And with that, she walks away without so much as another word, or even looking back at me. I linger there for a moment longer, mentally trapped in the impossibility of the last few days.
I know that there had been two girls just now, only there hadn’t been. Even if there had been, nothing that they were talking about had made any sense. Who the hell is Mr. G? If anything that I just heard is to be believed, then apparently, I know him. I don’t know him, tough. I’ve never heard of him in my life. All of this is already too much to process without having to sort between how much is real, and how much is make believe.
One thing is for certain. Not only had Tasha Emerson known my name without having ever heard it spoken aloud, but she also knows about Bump. That shouldn’t be possible, but lately, it seems like all logic wants to do is defy itself.
Maybe Mr. Tanner is right. Maybe I just need some sleep.
It had taken me awhile, but eventually, I’d managed to find the nurse’s office. Once I was there, I’d handed in my note to the perennially skeptical-looking woman who worked there, and holed myself up atop one of the cots. Despite all of the chaos running roughshod in my mind, I’d managed to fall asleep almost instantly, and sleep through the entire school day. Luckily, I’m already about a month ahead on most of my homework, so I probably didn’t miss much.
Once I’m home, I go straight to my room, and don’t even go down for dinner. My aunt and uncle come up to see if I’m okay, but I don’t have a clue what to tell them. It’s not as though anything that’s been happening makes any sort of sense. Instead, I tell a white lie and say that I’m just tired, even though I’ve already slept for about seven hours today.
Ty can’t even be bothered to notice. He’s not his usual self. He actually is tired, so he goes to sleep right after dinner, without even making the effort to pretend that he’s doing his homework, the way that he usually does. There are no jokes, there’s no prodding. He’s a shell of himself. I’ve never seen anything hit him this hard before. He doesn’t say a word as he rolls beneath his covers. He hardly acknowledges me at all.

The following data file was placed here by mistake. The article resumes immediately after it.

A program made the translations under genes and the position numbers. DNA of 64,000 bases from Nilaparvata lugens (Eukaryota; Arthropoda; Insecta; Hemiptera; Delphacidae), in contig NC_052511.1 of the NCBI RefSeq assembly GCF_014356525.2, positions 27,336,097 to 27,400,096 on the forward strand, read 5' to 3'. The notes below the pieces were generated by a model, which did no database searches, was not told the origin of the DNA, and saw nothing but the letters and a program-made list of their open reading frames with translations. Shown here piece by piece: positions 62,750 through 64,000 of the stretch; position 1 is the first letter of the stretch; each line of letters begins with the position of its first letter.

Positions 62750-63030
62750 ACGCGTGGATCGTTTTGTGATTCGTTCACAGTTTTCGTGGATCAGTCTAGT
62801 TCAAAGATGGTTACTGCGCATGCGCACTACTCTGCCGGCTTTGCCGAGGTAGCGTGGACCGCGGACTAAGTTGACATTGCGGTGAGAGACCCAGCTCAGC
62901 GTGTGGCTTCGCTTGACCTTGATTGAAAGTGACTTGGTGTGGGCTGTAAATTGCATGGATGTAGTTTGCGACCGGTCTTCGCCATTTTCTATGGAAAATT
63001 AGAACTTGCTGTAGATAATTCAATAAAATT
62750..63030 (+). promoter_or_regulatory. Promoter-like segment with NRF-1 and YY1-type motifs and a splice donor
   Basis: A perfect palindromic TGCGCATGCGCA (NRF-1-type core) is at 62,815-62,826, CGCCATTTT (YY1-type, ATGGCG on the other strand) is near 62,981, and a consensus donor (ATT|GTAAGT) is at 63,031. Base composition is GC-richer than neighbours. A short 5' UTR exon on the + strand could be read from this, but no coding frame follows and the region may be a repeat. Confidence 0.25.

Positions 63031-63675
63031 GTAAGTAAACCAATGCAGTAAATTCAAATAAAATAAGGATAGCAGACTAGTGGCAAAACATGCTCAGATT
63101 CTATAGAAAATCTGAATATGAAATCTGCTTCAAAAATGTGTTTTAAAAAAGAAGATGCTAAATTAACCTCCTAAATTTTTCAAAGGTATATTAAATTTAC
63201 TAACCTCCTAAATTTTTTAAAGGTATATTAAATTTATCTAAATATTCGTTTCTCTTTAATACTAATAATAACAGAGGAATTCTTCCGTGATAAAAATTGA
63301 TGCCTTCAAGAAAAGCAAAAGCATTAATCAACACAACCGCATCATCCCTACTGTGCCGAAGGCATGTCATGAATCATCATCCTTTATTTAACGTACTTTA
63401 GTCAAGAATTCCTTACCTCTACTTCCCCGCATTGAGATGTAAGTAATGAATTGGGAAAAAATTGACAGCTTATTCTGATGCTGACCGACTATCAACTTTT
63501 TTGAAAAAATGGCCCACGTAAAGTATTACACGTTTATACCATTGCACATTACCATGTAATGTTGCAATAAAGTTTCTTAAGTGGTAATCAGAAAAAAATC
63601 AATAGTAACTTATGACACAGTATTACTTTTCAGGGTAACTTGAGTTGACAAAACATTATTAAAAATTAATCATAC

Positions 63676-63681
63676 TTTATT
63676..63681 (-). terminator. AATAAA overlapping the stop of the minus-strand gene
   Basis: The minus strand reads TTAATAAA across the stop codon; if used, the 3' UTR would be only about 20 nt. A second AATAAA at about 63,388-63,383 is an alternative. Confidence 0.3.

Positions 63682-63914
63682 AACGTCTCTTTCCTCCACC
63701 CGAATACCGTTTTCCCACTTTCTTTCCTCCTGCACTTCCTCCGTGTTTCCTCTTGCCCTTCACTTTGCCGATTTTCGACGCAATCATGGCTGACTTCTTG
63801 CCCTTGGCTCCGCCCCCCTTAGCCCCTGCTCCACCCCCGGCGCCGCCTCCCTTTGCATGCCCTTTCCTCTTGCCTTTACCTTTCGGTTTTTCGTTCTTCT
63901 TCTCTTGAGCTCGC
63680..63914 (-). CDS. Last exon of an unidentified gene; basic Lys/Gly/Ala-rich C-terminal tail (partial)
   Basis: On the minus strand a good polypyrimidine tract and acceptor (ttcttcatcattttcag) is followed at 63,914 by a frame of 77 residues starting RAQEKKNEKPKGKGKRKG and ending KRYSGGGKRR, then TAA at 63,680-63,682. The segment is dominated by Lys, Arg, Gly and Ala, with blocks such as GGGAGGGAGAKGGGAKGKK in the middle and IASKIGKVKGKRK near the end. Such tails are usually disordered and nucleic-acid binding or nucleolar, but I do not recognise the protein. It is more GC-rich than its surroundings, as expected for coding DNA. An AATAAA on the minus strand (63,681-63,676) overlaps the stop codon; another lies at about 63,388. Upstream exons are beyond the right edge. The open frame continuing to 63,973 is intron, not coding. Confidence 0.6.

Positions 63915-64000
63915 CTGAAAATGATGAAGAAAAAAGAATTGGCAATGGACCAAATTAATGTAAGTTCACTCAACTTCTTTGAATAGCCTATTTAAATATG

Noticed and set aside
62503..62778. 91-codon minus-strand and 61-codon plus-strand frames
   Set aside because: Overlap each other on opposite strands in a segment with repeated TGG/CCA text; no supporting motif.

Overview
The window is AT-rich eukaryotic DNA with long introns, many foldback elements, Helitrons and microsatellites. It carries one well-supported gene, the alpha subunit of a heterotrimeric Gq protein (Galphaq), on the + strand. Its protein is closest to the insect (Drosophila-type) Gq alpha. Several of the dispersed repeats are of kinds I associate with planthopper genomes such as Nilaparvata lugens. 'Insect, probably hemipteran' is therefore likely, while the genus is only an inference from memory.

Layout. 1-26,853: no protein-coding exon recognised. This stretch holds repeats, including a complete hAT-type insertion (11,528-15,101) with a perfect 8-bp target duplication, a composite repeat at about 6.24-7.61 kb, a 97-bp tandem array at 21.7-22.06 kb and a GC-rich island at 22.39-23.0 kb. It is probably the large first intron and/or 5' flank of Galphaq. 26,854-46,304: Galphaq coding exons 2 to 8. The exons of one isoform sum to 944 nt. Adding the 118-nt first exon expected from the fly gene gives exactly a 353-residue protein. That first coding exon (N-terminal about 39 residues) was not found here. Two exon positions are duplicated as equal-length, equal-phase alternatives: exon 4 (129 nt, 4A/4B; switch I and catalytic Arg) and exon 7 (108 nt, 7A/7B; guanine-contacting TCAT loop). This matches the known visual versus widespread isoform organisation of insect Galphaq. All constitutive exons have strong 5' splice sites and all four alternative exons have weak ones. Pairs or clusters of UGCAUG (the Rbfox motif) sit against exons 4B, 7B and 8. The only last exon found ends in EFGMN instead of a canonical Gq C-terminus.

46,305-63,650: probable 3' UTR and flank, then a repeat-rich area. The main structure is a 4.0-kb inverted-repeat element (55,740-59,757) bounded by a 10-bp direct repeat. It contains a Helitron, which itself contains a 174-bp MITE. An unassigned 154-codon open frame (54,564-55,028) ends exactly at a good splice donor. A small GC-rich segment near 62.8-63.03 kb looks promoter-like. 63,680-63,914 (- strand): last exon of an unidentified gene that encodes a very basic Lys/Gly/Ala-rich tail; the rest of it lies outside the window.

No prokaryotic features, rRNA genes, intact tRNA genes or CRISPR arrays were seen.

Conversely, I just lay awake in my bed for hours, trying desperately to find at least two pieces in all of this that belong to even remotely the same puzzle, but despite my best efforts nothing makes sense. Just as I’m about to give up and try to go to sleep, it happens again.
Ty begins thrashing about inconsolably beneath his covers. He’s muttering something, but it’s too incomprehensible for me to make any sense of; just like everything else this week. There’s nothing I can do to help, so I just sit there on my bed, lamenting my own uselessness.
For so long, I’ve thought of myself as an intellectual, as a problem solver. I’ve clung to the idea that with the right information, you can fix anything. I know all about night terrors, though. A long time ago, I’d gone out of my way to research them out of curiosity. I know every in, every out, every damned miniscule detail, all the way down to the last letter. Every detail that I know tells me that all I can do is sit there. So, I sit there.
Then, I do something completely uncharacteristic.
Doing my best to stifle a guttural roar of frustration, I swing around and punch a hole in my wall, hitting a stud. Pain blooms from my knuckles, all the way up my forearm, spreading like fire. My hand is dripping blood, and I’m going to have to fix the wall tomorrow morning before anybody sees what I’ve done. I don’t care though. It’s all too much for me to take.
I collapse helplessly into my own palms. My shoulders are shaking, and my breath is coming to me in ragged spurts, but I am not crying. I haven’t cried since my parents’ funeral, and I am not about to start again now, no matter how crazy the world has decided to go.
Just then, I hear a sound coming from my window. To my strange relief, this time it isn’t the increasingly familiar, “bump, bump, bump,” that has taunted me over the past two nights. This time, it’s different.
Tap, tap, tap.
I take a moment to compose myself before going to see what the sound is. When I look out the window, there’s nobody there. I hate it that this is starting to become normal. Then, I hear it again, despite there being nobody there.
Tap, tap, tap.
I open my window up, and scan outside. Something, no, someone is trying to get my attention. I can’t let all of this rob me of my common sense. There, I find a folded note, pinned to my window frame. It’s no stranger than anything else that’s been going on, so I open it up and read it. Its message is simple, but effective.
“We know what’s happening to him. Meet us in the gym.”